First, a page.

Most cells in the body rapidly repair many tears to their delicate surface that result from everyday use, trauma or disease, says a Medical College of Georgia researcher. Dr. Paul L. McNeil’s decade-old hypothesis says that when the cell surface is so compromised, calcium ions from outside the cell rush in, prompting membranes inside the cell to fuse and patch the hole. he cell biologist seems to have proven his theory by taking the red blood cell — the one cell in the body known to lack these internal membranes — and documenting its inability to self-repair.< From the Medical College of Georgia:Cells Use Patch to Heal Tears, Avoid Destruction and Disease
Most cells in the body rapidly repair many tears to their delicate surface that result from everyday use, trauma or disease, says a Medical College of Georgia researcher.
Dr. Paul L. McNeil’s decade-old hypothesis says that when the cell surface is so compromised, calcium ions from outside the cell rush in, prompting membranes inside the cell to fuse and patch the hole.
The cell biologist seems to have proven his theory by taking the red blood cell — the one cell in the body known to lack these internal membranes — and documenting its inability to self-repair.
By contrast, his work, published in this week’s Proceedings of the National Academy of Sciences, documents the repair process in the simple sea urchin egg and fibroblasts as well as neurons.
Previous work in his lab has shown that skeletal muscle cells — which are constantly stretched and strained through normal use, never mind harsh stresses such as distance-running — are among the most frequently injured and rapidly repaired of the cells: within 30 seconds they are resealed. The pain and muscle tiredness that comes with exercise likely results from such tearing.
“Many of our cells could not survive in the mechanically harsh environment of our bodies if they could not repair,” he says. In fact when tearing becomes excessive due to structural defects in the skeletal muscle wall, disease results, such as the crippling Duchenne’s muscular dystrophy.
He hopes that by understanding the cellular and molecular details of this ongoing repair, he can one day help make it happen.
It’s no surprise to Dr. McNeil that red blood cells are injured and don’t survive. They constantly bang against blood vessel walls as they deliver oxygen throughout the body. And, it’s been known for years that these short-lived cells lack the internal membranes that subdivide most cells. The good news is that the bone marrow is constantly producing red blood cells so they don’t have to last long.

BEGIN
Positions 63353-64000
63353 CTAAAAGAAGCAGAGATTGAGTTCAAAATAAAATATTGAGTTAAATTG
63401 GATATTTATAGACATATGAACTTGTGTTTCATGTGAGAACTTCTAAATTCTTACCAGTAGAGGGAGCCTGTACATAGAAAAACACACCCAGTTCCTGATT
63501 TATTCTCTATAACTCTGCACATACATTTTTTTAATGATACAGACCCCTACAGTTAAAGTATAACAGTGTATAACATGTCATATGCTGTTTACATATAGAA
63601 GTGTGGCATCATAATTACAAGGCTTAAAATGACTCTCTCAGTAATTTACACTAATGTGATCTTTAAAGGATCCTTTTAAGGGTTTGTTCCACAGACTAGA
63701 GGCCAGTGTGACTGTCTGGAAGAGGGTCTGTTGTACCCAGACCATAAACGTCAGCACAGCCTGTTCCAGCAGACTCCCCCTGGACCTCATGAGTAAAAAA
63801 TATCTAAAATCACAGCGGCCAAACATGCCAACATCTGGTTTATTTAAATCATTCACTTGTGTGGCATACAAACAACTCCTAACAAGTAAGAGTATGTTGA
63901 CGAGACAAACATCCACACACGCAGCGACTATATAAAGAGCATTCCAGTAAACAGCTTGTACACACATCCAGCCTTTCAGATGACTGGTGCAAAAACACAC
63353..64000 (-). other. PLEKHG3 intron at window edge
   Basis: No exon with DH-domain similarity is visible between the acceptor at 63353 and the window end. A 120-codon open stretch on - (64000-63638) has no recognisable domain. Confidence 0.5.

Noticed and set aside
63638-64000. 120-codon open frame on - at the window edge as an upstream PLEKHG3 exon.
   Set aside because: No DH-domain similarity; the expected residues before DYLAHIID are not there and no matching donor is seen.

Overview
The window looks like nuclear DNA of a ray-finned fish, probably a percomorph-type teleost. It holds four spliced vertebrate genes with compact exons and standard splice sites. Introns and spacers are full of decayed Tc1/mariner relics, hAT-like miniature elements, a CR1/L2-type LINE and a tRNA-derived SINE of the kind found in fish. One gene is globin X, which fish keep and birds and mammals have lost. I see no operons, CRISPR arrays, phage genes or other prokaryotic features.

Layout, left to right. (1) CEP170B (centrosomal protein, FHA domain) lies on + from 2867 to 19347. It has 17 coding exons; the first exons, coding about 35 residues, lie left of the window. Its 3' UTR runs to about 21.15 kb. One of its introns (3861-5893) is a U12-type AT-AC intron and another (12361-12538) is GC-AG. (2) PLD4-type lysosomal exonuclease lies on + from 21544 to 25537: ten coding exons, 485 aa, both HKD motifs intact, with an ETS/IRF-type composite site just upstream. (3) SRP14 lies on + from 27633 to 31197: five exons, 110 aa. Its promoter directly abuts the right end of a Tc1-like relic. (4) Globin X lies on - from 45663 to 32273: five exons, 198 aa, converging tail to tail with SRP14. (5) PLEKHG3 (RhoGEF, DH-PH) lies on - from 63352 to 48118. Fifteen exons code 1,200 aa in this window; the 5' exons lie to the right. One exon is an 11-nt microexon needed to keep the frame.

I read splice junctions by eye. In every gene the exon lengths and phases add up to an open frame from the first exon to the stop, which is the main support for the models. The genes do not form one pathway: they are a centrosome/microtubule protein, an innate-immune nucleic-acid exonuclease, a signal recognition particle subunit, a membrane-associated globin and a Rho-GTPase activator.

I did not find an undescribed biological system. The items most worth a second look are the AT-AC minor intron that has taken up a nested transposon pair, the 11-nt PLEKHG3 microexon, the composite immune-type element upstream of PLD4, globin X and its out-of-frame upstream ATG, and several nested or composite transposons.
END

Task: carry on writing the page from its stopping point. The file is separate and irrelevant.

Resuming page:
To document what happens to these and other cells when torn, Dr. McNeil developed a technique that uses a precise laser to puncture the cell membrane, then, with the help of a dye marker, illustrate the resulting activity. When the red blood cells are torn, calcium ions, found in excess outside of cells, rush in much like a crowd at an Augusta golf course. But rather than initiating a fix ? as they do in muscle cells, for example ? they just keep coming until their levels become deadly. Inside, they change the red blood cell’s surface property so it becomes recognizable to the liver, which consumes it, says Dr. McNeil, noting that the cells lose their hemoglobin and are useless at that juncture anyway.
By contrast in muscle cells, Dr. McNeil has found that these calcium ions, which are naturally present in higher levels outside of cells and in low concentration within, move inside the cell through the tear, prompting little vesicles — membranes that subdivide the cell — to fuse, forming a large internal membrane that fuses with the surface membrane at the site of the tear, effectively sealing it up in less than 30 seconds. In the minutes and hours following this acute repair, the cell will repair the resulting damage to its internal membranes.
“So the prediction of this patch hypothesis is a cell in our body which lacks internal membrane would not be able to repair rapidly,” he says. “What we found is that red blood cells cannot repair tears in their surfaces so they provide a test of this hypothesis. This is one way science proceeds,” he says of his efforts to challenge his own findings. “You make a hypothesis then, if you are really serious about it, you attempt to falsify it.”
With collaborators at the University of Iowa College of Medicine and the Howard Hughes Medical Institute, he’s also looking at specific components of repair, some of which may be implicated in specific diseases.
“For me this confirms a prediction that I would have made long ago: that if you can’t repair tears, because they are occurring all the time in your body, you are going to have disease,” Dr. McNeil says. “What this confirms is the biological importance of this repair process.”
His research is largely funded by the National Aeronautics Space Administration which has a special interest in muscle tearing because astronauts, retuning from weightless time in space, can experience a lot of it as they resume life in a gravity environment.
Collaborators on his study include Drs. Steven Vogel and Katsuya Miyake who direct and manage the MCG Cell Imaging Core Facility.